Beyond using money funds, the liquidity squeeze is driving money to outside investment managers, according to consultant David Stowe, director and head of the risk management practice at Strategic Treasurer LLC in Atlanta. When times were good, many treasurers wanted to hire a senior analyst to manage the portfolio and keep the 5 to 10 basis points a money manager would charge in the corporate coffer. Now, they’re more willing to pay that price to get in-depth credit analysis, he explains.
For cash that’s tied up in illiquid securities and can’t be swept into a money fund or turned over to an outside manager, the options are grim. The first thing treasury cash investors need to do, Epstein says, is read those prospectuses now and find out just what they’re holding–something easier said than done. Even if they came in and worked on weekends doing that reading, the typical treasury analysts and cash managers wouldn’t understand what they’re reading, and the outside experts who can understand the prospectuses are scarce and expensive, he notes.
Treasury investors holding unexpectedly illiquid paper need to analyze their holdings and other sources of liquidity to determine whether holding onto some and riding out the market turbulence may be a smarter course than disposing them at fire-sale prices, Stowe advises.
Just don’t be desperate. Fire-sales represent opportunities, primarily for hedge funds out to scoop up bargains, advises Lance Pan, director of credit research at Capital Advisors Group in Newton, Mass. Don’t accept the first offer you get, even if you’re eager to unload some bricks, he says.
The situation is at least as painful for treasuries that issued auction-rate securities, one of the asset classes caught in the liquidity freeze. An institution Carfang works with is currently struggling with that very situation. “They issued $20 million of auction-rate debt and paid the underwriter $1 million in fees to put it out there,” he reports. “They also paid a small fortune to insurance companies to provide credit enhancement. They expected to amortize that $1 million over 30 years. Now they’re paying 12% on the auction-rate debt instead of 4%. They can redeem the debt and take the big hit for all that front-end expense, or they can continue to take the small hits from the high coupon payments and wait for a successful auction. They’re tempted to tough it out for a few months and hope that equilibrium comes back to the market.”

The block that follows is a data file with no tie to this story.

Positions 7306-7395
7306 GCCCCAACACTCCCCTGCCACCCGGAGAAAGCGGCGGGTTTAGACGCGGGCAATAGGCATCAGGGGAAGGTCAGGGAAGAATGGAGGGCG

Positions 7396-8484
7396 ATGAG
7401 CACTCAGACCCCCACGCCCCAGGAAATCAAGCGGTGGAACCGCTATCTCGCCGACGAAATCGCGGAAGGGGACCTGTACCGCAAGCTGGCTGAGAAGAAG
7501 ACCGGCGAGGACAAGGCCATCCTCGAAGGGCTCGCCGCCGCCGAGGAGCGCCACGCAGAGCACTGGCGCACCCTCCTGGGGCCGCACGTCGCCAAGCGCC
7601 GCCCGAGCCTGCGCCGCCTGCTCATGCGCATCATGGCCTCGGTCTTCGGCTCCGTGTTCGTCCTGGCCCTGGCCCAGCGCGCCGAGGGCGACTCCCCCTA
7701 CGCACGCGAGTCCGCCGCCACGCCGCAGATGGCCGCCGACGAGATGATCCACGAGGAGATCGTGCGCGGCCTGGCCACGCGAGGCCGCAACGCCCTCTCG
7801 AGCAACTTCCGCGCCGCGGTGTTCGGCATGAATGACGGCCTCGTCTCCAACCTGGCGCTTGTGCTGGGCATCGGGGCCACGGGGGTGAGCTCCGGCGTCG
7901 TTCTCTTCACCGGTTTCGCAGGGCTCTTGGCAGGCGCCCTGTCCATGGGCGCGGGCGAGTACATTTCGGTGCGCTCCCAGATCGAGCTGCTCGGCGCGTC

Until bidders return, auction-rate securities are behaving like the long-term obligations they truly are, and cash investors are being pressured by auditors to reclassify them as long-term assets, Carfang says, assets that usually put the cash portfolio in violation of investment policies. In some cases, investors have to write down the investment, even if they expect to be made whole eventually. “It’s a treasurer’s nightmare,” he notes.
What’s needed now for cash investment portfolios is not simply valuation, which looks at what a buyer is willing to pay, but evaluation, which looks into the rights of the investor as spelled out by the prospectus, Epstein insists. “You need to find out where you are,” he observes. “You need to be prepared to argue with your auditors, and you need an exit strategy, which in many cases will not be pretty.”
By RUSS BANHAM